Game of Thrones S2E7: You Sad Little Kids

When I wrote about Game of Thrones last week, I talked about how I – someone generally averse to swords-and-dragons culture – found myself fascinated with the way this particular fantasy universe and its translation to high-concept television drama had some things to say about our modern environment. You know, the whole “questioning traditional social roles,” “finding value in diverse identities” “challenging the gender binary” thing. With that in mind, I’m quite excited that this most recent episode gives me so much to work with. Allow me to recap for you?

We open our episode with the fascinating condition of Theon Greyjoy. After having reunited with his family, he’s got something to prove to his father Balon, who has precious little pity for his son’s long lifetime away from home as a ward of the Starks of Winterfell.

His sister Yara (Asha in the books; the show’s creators feared audiences might get confused with the wildling Osha)  recently took the time to mock her long lost brother’s sexuality before revealing she’s been proving her worth as a conqueror in her own right. As retaliation, Theon has somewhat clumsily taken the Stark’s homestead of Winterfell from its prior lord – little Bran Stark, paralyzed from the waist down. Good victory, bro.

It’s not a good day for Theon; his most recent act was to messily hack off the head of the man who first taught him how to use a sword, in a misguided attempt to gain Winterfell’s obedience. And now Osha, herself a Stark prisoner who became sympathetic to the family, has seduced Theon so she could sneak herself, Bran, his littlest brother Rickon and the slow-witted Hodor (who carries Bran in a basket on his back, thereby acting as Bran’s legs) – out of the occupied Winterfell. Mission accomplished.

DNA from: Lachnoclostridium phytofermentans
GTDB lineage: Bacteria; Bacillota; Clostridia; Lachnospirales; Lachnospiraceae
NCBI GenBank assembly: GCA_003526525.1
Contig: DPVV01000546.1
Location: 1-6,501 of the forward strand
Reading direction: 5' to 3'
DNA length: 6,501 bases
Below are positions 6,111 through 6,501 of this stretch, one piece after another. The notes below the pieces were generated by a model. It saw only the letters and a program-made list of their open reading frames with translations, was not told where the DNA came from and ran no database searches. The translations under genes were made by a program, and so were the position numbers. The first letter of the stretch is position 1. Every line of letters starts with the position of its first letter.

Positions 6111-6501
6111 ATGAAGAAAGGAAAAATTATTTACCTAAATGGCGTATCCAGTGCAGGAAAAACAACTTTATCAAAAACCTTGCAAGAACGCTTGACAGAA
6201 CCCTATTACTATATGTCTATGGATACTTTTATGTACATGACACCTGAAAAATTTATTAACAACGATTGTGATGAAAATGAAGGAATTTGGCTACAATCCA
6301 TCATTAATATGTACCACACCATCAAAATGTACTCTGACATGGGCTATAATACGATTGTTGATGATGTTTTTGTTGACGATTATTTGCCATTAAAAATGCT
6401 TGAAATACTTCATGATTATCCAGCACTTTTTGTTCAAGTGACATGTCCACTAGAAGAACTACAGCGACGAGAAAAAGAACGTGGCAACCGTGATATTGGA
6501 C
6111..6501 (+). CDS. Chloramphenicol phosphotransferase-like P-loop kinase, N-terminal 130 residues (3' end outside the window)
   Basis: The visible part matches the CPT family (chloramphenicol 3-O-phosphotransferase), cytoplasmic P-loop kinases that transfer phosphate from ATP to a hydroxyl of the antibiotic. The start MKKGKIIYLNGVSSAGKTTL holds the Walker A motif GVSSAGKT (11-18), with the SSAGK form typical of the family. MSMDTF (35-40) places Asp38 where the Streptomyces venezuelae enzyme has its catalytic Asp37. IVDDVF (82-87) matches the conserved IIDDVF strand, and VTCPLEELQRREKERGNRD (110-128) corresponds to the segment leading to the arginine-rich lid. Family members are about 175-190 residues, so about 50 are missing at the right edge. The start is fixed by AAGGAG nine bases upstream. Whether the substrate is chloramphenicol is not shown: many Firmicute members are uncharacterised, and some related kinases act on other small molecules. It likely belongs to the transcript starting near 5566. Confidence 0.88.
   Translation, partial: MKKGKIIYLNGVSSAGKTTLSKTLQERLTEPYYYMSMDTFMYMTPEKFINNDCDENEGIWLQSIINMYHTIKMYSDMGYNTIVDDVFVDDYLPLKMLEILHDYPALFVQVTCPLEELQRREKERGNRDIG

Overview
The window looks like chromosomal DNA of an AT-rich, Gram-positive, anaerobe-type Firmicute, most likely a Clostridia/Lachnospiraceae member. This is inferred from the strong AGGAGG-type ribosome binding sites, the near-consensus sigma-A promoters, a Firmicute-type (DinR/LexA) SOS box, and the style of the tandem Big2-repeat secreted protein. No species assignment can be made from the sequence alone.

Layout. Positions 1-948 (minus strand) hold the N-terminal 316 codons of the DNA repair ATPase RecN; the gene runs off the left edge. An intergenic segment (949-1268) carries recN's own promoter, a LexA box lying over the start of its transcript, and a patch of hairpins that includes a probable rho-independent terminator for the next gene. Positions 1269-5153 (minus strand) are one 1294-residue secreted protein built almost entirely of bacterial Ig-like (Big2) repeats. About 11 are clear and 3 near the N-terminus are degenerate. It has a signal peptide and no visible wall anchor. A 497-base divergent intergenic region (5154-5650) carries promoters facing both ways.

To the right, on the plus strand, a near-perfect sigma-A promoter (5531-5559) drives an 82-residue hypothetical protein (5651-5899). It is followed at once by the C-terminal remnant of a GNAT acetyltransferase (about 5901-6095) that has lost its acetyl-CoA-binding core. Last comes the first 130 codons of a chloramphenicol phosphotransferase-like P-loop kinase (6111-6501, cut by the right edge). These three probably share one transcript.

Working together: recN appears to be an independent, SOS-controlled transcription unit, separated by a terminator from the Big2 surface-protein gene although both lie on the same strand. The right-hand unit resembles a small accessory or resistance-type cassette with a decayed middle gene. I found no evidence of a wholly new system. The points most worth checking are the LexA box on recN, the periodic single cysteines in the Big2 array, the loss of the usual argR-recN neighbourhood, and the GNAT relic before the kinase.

Before you feel too sorry for Theon, keep in mind he's betrayed the family that raised him over a handful of childish daddy issues and the fantasy of being a prince with an armload of "salt wives" . But he's been thwarted at every attempt to prove his manhood: He’s let a “half-wit,” a “cripple”, a “whore” and a little boy out of his sight, and he must recapture Bran and Rickon if he’s to keep everyone believing that his ownership of Winterfell is really a “thing.”

The books portray Theon as a sad and disgusting creature who smiles too much and bullies too many women for his own good, but in Alfie Allen’s portrayal of the character we see some nuance – here’s a kid subjugated to his dad’s ideas about manhood, struggling to get right with himself. It’s surprisingly sad. One of the great things about this television adaptation is that we can see the flicker and flux of emotion of individuals forced into highly literal, pragmatic circumstances.


Meanwhile, the late Ned Stark’s bastard Jon Snow, a “crow” of the Night Watch, has gotten in over his head, too. While investigating the wild lands beyond the wall that separates Westeros from madness, he’s ended up alone with a captive, the fiery-haired Ygritte – and who knows who’s actually the prisoner between the two of them?

 In the face of his chaste watchmen’s vows, the woman teases him relentlessly about the hard-on he got while they were forced to snuggle through the night for crucial warmth in the brutal cold. He has her bound on a rope lead, but he’s lost in the snowy lands while she needles him about his blue balls. “You know nothing, Jon Snow,” she tells him.